A related condition is follicle-stimulating hormone (FSH) insensitivity, which presents with similar symptoms to those of Leydig cell hypoplasia but with the symptoms in the respective sexes reversed (i.e., hypogonadism and sexual infantilism in females and merely problems with fertility in males). Despite their similar causes, FSH insensitivity is considerably less common in comparison to LH insensitivity.
A 46,XY (biologically male) woman with complete insensitivity to LH, resulting in fully feminized genitalia at birth. Puberty appears to have commenced, likely due to estrogen replacement therapy.
Leydig cell hypoplasia is caused by genetic mutations in LHCGR, a gene which encodes the LH/hCG receptor. LH normally acts through the LH/hCG receptor to stimulate the growth of Leydig cells in the testicles and the production of androgens such as testosterone and dihydrotestosterone (DHT) by these cells. In Leydig cell hypoplasia however, there is a reduced capacity for the LH/hCG receptor to respond to LH. This results in hypoplasia or absence of Leydig cells, testicular atrophy, and lower than normal androgen levels. In the most severe form of the condition in which there is a complete lack of response of the Leydig cells to LH, androgen production by the testicles is virtually negligible and secondary sexual characteristics entirely fail to develop at puberty.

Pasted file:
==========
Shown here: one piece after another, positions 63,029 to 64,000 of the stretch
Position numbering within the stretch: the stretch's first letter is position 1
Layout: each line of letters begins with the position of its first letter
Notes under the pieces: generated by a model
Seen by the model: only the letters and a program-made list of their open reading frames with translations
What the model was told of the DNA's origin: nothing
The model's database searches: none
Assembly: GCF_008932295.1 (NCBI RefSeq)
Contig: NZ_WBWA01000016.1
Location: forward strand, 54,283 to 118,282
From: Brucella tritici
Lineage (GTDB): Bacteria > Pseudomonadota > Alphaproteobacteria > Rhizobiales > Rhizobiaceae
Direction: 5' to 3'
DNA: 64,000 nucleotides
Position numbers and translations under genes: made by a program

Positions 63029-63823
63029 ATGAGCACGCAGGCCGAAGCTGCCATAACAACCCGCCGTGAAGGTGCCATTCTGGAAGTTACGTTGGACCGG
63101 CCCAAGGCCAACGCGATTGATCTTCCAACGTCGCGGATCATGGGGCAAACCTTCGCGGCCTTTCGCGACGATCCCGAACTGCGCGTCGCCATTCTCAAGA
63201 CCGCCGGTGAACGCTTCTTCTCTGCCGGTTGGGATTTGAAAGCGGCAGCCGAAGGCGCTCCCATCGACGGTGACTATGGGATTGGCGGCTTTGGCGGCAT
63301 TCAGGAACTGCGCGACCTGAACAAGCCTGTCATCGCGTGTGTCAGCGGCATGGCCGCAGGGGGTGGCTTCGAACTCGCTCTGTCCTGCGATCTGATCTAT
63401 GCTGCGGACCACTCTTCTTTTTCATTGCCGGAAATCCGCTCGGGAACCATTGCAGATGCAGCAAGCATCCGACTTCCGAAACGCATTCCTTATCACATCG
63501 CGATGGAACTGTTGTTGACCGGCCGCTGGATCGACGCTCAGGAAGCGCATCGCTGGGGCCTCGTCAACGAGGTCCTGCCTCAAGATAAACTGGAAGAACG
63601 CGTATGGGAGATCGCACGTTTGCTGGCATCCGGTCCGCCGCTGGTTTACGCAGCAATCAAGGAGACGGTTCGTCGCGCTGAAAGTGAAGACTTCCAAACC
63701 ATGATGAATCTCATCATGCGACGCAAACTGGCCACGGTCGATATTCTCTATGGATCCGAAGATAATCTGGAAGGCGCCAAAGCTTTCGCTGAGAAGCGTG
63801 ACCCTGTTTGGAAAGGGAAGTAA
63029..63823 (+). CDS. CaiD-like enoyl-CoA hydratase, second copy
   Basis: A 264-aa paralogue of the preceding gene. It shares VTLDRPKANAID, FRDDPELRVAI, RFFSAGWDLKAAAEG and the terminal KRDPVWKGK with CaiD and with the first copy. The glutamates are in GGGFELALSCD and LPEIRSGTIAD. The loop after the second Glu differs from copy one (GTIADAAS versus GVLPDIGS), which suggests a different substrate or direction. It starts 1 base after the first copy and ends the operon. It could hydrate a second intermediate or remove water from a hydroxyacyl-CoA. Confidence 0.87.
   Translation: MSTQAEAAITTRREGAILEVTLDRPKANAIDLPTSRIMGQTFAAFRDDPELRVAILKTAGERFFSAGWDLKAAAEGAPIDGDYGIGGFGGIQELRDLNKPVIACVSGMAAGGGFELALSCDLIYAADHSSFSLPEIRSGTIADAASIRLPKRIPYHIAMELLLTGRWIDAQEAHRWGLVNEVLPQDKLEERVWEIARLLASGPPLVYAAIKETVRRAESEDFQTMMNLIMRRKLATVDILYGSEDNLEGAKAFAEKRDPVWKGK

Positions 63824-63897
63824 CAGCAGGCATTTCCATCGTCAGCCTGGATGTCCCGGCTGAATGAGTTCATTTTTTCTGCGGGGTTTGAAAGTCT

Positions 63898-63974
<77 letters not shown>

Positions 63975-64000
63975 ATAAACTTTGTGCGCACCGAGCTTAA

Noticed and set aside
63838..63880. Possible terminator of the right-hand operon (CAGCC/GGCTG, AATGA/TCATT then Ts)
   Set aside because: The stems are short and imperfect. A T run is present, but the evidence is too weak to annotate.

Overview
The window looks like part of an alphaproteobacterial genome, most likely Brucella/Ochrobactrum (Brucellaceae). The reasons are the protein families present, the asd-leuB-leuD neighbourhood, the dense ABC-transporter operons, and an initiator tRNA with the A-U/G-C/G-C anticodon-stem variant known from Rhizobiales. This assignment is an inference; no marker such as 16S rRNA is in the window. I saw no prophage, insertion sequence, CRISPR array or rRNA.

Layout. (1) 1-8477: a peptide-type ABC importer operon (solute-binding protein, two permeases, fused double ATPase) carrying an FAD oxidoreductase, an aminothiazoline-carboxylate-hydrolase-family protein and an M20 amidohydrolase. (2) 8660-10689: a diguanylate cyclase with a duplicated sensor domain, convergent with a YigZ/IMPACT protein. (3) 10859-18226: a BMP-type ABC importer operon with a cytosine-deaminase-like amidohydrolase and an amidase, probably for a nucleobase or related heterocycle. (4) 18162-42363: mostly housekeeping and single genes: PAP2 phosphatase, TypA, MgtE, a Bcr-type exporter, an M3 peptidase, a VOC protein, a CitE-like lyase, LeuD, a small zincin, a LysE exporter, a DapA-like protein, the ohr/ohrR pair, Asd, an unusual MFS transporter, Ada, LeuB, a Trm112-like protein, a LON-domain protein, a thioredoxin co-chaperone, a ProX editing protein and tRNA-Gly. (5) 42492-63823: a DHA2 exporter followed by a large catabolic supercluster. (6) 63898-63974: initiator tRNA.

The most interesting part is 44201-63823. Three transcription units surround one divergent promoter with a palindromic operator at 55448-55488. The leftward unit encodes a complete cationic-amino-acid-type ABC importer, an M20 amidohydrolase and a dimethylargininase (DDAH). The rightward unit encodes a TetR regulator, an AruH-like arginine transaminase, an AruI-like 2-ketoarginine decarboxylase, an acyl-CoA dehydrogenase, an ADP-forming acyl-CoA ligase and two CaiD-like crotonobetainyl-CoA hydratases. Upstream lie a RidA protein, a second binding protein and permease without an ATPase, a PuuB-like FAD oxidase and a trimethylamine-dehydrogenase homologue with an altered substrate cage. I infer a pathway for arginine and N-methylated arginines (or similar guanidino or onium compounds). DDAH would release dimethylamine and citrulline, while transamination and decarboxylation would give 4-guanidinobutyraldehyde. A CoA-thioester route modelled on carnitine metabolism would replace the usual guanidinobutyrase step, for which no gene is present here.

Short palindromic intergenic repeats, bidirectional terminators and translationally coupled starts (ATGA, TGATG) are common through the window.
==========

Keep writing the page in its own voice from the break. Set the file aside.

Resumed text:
Patients with Leydig cell hypoplasia may be treated with hormone replacement therapy (i.e., with androgens), which will result in normal sexual development and the resolution of most symptoms. In the case of 46,XY (biologically male) individuals who are phenotypically female and/or identify as the female gender, estrogens should be given instead. Surgical correction of the genitals in 46,XY males may be required, and, if necessary, an orchidopexy (relocation of the undescended testes to the scrotum) may be performed as well.